|What a magnificient life I lead! I can hardly resist jumping up and down with glee. Shiva the cat is on a spree, being nice to me! Each lightly treasured day reminds me that May will come again someday. The tiny leaves are greenly budding, and the ice grey pussy willows purr. The wind has a hiigh pitched, utterly distant, horn-like sound. I dont live, I write. To live is to write. Im sure by now that words flow in my veins, not blood. The alphabet courses along the nerves. The knees? For god sake, what makes them so stiff? Grammar? The rigidity of grammar?|
The shock of a lifetime. Ever since I became interested in Tibet,
perhaps 50 years ago, or less, and represented in every photograph of
the Potala, have been the dozens upon dozens of structure of Tibetan
town life. Lhasa was a town that snuggled up very close the to high
slanted walls of the Potala. This morning, in Google Earth, Vikram
showed us some 2008 pictures of Lhasa/Potala, the high slanty walls
coming down to manicured ground, and what they called other monastic
buildings, but which is not true. All the houses and shops and tangle
and history and cattle and people of Lhasa have been erased from its
feet -- which are now, huge formal grounds, one could not tell of what,
but reminiscent, O most definitely reminiscent of The Forbidden City.
And these formal grounds went out to and beyond, a gigantic swath of a
highway, 6, perhaps 8, lanes wide from and across other main highways,
so that one could see for miles around that Lhasa, the ancient capital
of Tibet, the center of Tibetan life has been all but entirely erased,
their town their buildings their lanes and roads and paths, their yak
sheds and pig pens -- the mess and sprawl ofintense Tibetan life totally
erased, to a grand picture postcard display of the Potala and roads
going by, at a distance, so that tourist can see it and its grandeur
without stopping, so that, as on a postcard, it can be displayed without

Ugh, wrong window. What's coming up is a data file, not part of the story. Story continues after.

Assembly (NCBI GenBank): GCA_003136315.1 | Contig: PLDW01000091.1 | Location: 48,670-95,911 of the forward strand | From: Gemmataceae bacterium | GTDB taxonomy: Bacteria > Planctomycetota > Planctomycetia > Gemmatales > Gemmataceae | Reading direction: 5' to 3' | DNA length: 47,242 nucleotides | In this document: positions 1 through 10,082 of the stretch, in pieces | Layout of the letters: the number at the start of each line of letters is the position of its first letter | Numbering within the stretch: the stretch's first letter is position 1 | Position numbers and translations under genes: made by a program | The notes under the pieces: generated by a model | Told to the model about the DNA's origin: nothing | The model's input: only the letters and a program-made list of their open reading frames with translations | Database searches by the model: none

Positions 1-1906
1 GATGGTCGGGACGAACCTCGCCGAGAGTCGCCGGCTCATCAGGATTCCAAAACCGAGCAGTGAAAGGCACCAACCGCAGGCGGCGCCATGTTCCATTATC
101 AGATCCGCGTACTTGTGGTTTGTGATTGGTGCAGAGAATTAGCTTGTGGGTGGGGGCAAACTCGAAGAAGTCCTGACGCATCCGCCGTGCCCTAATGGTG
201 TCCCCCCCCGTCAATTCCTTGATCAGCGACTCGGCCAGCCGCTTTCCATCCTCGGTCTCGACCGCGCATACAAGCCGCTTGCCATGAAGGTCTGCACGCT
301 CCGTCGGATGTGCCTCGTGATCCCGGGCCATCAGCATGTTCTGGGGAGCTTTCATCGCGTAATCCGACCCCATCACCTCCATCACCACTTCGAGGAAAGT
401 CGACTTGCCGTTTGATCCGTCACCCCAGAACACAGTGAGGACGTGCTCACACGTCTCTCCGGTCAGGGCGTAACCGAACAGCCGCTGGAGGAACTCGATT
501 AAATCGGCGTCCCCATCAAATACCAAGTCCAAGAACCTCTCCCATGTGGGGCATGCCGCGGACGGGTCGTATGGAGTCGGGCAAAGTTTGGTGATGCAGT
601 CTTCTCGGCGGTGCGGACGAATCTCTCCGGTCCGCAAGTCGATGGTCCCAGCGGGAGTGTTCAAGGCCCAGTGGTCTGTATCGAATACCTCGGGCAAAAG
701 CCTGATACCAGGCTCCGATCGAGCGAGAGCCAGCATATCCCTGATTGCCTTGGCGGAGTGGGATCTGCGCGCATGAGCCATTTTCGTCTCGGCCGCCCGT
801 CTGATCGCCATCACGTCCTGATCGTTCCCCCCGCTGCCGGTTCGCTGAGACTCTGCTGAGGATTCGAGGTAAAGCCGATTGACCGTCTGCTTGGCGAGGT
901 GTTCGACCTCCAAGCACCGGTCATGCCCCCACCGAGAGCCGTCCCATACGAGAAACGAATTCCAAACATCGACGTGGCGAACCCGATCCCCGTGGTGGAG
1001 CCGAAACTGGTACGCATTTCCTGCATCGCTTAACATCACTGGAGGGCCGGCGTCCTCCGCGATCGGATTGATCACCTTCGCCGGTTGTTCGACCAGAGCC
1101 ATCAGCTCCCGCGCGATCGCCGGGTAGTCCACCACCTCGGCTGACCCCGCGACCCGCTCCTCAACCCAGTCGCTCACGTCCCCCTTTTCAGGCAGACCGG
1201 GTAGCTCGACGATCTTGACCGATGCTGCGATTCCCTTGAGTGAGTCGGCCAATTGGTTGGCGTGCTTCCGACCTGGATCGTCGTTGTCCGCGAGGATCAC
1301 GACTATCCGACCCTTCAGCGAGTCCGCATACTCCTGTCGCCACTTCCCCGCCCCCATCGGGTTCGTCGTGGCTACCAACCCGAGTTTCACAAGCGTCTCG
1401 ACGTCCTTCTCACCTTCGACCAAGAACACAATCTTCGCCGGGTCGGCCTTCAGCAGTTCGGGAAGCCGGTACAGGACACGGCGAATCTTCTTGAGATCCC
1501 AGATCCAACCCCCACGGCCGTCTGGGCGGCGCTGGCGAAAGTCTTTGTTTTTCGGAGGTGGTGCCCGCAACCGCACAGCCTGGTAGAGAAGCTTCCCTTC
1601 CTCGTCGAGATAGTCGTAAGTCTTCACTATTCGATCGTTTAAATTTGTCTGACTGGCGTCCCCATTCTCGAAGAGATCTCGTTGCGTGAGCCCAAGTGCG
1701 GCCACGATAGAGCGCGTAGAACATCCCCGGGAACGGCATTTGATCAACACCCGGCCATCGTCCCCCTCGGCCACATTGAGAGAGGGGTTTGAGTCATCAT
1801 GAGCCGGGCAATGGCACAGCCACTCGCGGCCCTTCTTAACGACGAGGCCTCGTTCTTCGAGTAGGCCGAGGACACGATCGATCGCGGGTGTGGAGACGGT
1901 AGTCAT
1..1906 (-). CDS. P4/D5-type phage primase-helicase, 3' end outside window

all the agony of the genocide of the Tibetan people even being
suggested. As if the Potala had been built that way as a great display
of wealth and power instead of the fountain head of the Tibetans
culture, the birthplace of their benign life and religion.
How do I know this? I have never been there, but I know it in my bone for 200 or 300+ years of photographs and paintings, etc. have shown it always mired in the higgly piggly buildings of a hand built city of the hardworking self sustaining people of Tibet. So mired, it often distressed me and I wished to see it a little set aside. Well, apparently, so did the Chinese, so they slaughter not only the cultural life of Tibet but undoubtedly thousands upon thousands of the people who used to inhabit Lhasa. If you want to see this for yourself. Go to Lhasa via Google Earth (dated 2008), and then check it against the hundred thousand pictures of Tibet 20, 30, 40, 50, 100, 200 years ago. The Chinese genocide of the Tibetan people. The erasure of Lhasa by the Chinese, is comparable to the Talibans blowing up of the Bamyan Buddhas -- only worse since it involves living people and a living people's heritage. We read about these things in the 20th-21st Century, but until now, we assume the day of unimaginable cultural destruction is passed. But not so, raze their buildings rewrite history.